Due to the repetitive nature of running, injuries seem to be inevitable. As I was completing the last ten meters or so of my run on Saturday, I rolled my ankle. I was immediately flooded with frustration and it was a downward spiral from there. The initial frustration came from knowing that I would have to miss a few runs that week, I later wondered if I would be able to race on the weekend and I continued down this slippery slope and even wondered if I would need surgery. In the end, my ankle was not a serious injury and I only needed a few days off. My mini freak out was not at all necessary. I will not bore you with my list of running injuries over the years (it could fill this whole article). However, when I rolled my ankle, all the emotions that accompany being injured came flooding back.
What is so difficult about being injured for me, and many other runners I have talked to, is the fact that you are losing one of your favourite parts of your day: your run. To work back up from my unnecessary downward spiral, I thought of one of my professors. He taught us that athletes always have a choice. We may not have a choice about becoming injured, but we do have a choice concerning how we deal with being injured.
When you’re injured, you may find that all of the sudden everyone is a doctor. People have endless advice and endless stories about their own injuries. These “doctors” will tell you, maybe it’s your shoes (it might be) or maybe you should stretch more (maybe you should) or offer the card of a local miracle worker massage therapist. Without a doubt, someone will tell you “maybe it’s a blessing in disguise”. These words are so hard to hear when all you want to do is go back to a time when you weren’t injured. However, being injured can be a blessing in a disguise if you CHOOSE to make it one.
Getting in the pool is a great start to maintaining fitness. While you’re in the pool, take the opportunity to fine tune your imagery or visualization skills. Pool workouts can be extremely mundane, to take your mind away from the boredom try to visualize yourself running with a relaxed intensity. Picture your feet cycling quickly underneath you, your arms freely moving and your core strong. You can even take yourself out of the pool and into your favourite running route, wherever that may be. Read more on how to effectively aqua-jog.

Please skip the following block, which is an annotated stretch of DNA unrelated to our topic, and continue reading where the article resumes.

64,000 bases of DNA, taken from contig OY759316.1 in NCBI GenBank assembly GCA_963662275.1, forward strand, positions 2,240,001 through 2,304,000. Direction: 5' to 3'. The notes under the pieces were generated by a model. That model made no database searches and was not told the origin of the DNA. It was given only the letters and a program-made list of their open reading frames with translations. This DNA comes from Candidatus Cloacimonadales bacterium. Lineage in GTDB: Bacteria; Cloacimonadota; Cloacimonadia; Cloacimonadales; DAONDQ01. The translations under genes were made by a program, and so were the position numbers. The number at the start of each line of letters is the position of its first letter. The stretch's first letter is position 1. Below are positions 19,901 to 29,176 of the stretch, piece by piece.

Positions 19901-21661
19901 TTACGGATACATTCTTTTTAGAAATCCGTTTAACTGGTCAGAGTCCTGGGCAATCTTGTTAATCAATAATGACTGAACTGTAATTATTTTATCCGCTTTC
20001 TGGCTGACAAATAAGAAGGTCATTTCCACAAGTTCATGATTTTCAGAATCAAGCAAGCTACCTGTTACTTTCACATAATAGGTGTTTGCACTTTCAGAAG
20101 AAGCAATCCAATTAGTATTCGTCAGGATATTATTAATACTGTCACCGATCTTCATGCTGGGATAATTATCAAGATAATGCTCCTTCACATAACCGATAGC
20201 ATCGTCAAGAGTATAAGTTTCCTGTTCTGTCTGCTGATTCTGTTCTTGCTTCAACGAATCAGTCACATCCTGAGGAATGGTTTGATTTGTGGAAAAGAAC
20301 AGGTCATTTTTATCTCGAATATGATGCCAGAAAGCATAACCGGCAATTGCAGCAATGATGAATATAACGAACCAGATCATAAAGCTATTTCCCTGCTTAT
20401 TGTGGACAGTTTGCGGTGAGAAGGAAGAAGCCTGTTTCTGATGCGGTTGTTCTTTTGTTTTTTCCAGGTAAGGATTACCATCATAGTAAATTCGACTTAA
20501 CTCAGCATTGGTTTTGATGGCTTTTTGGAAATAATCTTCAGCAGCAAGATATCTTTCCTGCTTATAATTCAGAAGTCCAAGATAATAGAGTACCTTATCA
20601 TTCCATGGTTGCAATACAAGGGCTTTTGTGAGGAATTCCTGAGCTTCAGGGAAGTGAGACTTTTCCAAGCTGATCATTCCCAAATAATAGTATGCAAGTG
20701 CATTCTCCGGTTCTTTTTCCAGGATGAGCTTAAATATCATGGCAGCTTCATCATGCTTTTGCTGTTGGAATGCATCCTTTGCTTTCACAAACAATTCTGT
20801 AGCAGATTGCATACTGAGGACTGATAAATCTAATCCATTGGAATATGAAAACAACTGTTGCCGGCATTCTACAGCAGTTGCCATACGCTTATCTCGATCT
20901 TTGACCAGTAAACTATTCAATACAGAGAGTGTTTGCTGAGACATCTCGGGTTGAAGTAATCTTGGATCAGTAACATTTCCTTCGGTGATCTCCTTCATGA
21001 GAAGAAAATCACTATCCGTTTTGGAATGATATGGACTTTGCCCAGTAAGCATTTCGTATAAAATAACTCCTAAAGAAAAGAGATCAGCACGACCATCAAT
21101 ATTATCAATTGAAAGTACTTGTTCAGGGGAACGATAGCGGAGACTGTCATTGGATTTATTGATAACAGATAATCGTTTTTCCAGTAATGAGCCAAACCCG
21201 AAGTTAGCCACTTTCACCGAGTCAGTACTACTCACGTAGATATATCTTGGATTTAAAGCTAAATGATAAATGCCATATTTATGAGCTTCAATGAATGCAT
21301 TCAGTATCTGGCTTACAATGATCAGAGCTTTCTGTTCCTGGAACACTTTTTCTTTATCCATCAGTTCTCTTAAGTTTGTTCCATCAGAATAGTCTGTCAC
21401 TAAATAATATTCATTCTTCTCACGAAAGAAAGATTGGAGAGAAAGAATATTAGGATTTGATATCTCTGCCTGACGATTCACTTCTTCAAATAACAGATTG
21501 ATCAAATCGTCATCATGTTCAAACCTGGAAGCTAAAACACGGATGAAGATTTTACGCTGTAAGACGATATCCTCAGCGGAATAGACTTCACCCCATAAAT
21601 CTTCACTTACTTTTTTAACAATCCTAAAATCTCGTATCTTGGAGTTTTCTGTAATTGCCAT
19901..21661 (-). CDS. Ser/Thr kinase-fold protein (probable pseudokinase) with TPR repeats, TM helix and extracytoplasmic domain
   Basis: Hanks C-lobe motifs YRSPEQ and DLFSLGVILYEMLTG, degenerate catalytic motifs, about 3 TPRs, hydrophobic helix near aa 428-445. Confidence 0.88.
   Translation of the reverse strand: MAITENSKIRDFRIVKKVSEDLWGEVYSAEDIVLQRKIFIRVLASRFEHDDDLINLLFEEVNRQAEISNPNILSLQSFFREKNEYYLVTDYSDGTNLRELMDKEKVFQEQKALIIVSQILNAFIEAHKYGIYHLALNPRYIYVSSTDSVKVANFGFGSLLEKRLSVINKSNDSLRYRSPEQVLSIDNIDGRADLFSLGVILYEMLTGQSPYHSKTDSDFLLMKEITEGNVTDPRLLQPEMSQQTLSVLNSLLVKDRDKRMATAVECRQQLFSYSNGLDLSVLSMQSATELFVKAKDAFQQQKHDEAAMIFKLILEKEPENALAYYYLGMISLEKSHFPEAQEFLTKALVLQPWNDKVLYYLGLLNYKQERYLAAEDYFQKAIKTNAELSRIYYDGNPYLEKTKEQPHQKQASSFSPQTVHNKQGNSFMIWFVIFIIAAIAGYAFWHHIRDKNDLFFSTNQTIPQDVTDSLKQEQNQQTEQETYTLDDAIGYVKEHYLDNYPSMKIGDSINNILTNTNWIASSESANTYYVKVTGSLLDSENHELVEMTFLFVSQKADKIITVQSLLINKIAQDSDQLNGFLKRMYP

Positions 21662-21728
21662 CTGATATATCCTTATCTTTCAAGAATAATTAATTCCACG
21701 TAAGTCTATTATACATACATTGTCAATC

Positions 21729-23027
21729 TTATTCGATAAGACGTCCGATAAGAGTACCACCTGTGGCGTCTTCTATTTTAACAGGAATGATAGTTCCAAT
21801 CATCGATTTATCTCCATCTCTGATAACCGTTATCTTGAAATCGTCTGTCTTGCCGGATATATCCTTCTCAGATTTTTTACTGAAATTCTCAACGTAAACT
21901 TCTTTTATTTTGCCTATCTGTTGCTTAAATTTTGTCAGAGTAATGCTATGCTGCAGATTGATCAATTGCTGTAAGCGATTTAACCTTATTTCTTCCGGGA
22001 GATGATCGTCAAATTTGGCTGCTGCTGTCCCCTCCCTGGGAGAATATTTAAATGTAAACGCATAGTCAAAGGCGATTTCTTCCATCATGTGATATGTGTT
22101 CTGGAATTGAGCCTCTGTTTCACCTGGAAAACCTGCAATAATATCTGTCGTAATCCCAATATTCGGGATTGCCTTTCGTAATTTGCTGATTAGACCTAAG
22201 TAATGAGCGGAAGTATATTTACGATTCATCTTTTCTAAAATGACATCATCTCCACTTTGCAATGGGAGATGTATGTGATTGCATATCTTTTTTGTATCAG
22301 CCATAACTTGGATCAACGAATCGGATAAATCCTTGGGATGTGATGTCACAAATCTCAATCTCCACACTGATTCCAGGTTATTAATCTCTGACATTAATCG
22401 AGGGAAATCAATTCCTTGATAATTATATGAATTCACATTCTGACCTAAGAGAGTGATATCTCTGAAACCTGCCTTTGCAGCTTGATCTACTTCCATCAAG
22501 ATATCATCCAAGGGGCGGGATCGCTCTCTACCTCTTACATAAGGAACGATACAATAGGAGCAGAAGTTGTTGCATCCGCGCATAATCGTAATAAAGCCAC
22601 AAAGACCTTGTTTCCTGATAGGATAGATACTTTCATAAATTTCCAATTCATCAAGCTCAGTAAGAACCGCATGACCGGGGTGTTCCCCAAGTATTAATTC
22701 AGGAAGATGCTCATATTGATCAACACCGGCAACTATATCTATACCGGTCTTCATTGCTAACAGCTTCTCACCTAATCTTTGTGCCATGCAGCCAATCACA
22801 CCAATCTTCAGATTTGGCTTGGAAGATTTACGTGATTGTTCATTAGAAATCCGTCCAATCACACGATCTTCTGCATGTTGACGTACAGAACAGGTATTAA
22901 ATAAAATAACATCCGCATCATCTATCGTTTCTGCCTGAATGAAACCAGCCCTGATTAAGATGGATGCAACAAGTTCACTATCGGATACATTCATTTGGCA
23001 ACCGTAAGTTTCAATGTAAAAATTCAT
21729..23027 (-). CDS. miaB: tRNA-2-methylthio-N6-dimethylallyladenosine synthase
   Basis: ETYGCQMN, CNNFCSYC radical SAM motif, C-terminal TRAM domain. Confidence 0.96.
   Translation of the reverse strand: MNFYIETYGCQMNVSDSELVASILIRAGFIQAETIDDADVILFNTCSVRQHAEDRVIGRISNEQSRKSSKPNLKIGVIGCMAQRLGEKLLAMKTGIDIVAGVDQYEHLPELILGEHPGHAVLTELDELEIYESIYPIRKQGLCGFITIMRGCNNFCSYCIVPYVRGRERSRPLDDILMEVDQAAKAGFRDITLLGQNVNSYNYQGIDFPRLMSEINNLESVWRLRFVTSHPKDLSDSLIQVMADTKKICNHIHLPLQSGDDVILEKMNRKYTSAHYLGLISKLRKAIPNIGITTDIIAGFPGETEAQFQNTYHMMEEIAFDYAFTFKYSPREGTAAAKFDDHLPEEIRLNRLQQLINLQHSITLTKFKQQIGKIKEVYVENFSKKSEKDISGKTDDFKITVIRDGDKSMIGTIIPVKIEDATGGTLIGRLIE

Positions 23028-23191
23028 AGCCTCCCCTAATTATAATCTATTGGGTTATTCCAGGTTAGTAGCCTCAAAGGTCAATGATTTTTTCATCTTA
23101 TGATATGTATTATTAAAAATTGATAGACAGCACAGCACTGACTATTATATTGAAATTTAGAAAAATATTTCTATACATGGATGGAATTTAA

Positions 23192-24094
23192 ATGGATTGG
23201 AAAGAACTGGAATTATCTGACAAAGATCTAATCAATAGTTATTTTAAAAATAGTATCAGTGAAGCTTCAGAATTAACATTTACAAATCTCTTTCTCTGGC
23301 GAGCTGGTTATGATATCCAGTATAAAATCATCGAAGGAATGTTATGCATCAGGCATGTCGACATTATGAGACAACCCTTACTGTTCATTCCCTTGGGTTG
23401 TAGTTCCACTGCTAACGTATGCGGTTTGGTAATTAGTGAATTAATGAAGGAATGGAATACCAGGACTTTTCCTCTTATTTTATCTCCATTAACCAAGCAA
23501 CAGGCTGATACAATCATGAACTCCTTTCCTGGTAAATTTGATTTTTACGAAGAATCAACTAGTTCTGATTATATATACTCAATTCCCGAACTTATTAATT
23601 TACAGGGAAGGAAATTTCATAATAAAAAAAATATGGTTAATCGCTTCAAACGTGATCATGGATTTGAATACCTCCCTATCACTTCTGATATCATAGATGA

There is no reason why you can’t continue to set goals while you’re injured. These goals can range from how many times a day you want to ice your injury, to how many times you will commit to physio-therapy, to how many strength or pool workouts you will complete in a week. While thinking about your goals, take some time to sketch out your ideal training requirements. Improving as a runner involves much more than clocking the mileage. It may involve mobility exercises, resistance or strength training, cross training, massage, stretching, yoga or core work. The list goes on. Take the opportunity when you’re injured to work on areas that you otherwise wouldn’t work on. Once you’re back on track (pun intended) and running, you now have your ideal training requirements as a reference. The more you respect the hard work and hard recovery needed to be the best runner you can be, the better.
Lastly, respect the qualities that you have as a runner that no injury can take away from you. Your work ethic, perseverance or even the qualities that make you a good running buddy to your running partner are still in tact. When something so important to you is taken away, it doesn’t make YOU any less important.
About the Author: Jennifer is a student member of the Canadian Sport Psychology Association. She works one on one with athletes of all levels and is pursuing her dream career as a Performance Enhancement Consultant. Despite her 5’2” stature, she is also a closet meathead who can be found on cloud nine eating a steak post PB power clean.